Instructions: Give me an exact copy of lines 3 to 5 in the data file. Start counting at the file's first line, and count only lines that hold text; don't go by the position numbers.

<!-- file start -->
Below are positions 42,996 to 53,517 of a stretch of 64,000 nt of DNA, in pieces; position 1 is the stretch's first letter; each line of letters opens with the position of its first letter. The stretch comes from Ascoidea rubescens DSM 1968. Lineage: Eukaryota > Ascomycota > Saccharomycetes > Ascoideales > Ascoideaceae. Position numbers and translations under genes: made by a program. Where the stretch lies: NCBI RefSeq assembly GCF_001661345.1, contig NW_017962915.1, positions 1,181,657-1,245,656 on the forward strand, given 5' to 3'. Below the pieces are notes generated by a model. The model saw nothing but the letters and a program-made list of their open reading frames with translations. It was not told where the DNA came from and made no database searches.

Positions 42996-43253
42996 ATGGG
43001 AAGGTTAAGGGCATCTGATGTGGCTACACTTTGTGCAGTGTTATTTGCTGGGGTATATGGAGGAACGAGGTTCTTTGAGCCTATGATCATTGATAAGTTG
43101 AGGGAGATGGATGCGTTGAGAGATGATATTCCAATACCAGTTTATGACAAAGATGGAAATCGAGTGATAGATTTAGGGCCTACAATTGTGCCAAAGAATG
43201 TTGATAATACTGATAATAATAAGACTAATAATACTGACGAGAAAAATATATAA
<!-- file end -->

42996 ATGGG
43001 AAGGTTAAGGGCATCTGATGTGGCTACACTTTGTGCAGTGTTATTTGCTGGGGTATATGGAGGAACGAGGTTCTTTGAGCCTATGATCATTGATAAGTTG
43101 AGGGAGATGGATGCGTTGAGAGATGATATTCCAATACCAGTTTATGACAAAGATGGAAATCGAGTGATAGATTTAGGGCCTACAATTGTGCCAAAGAATG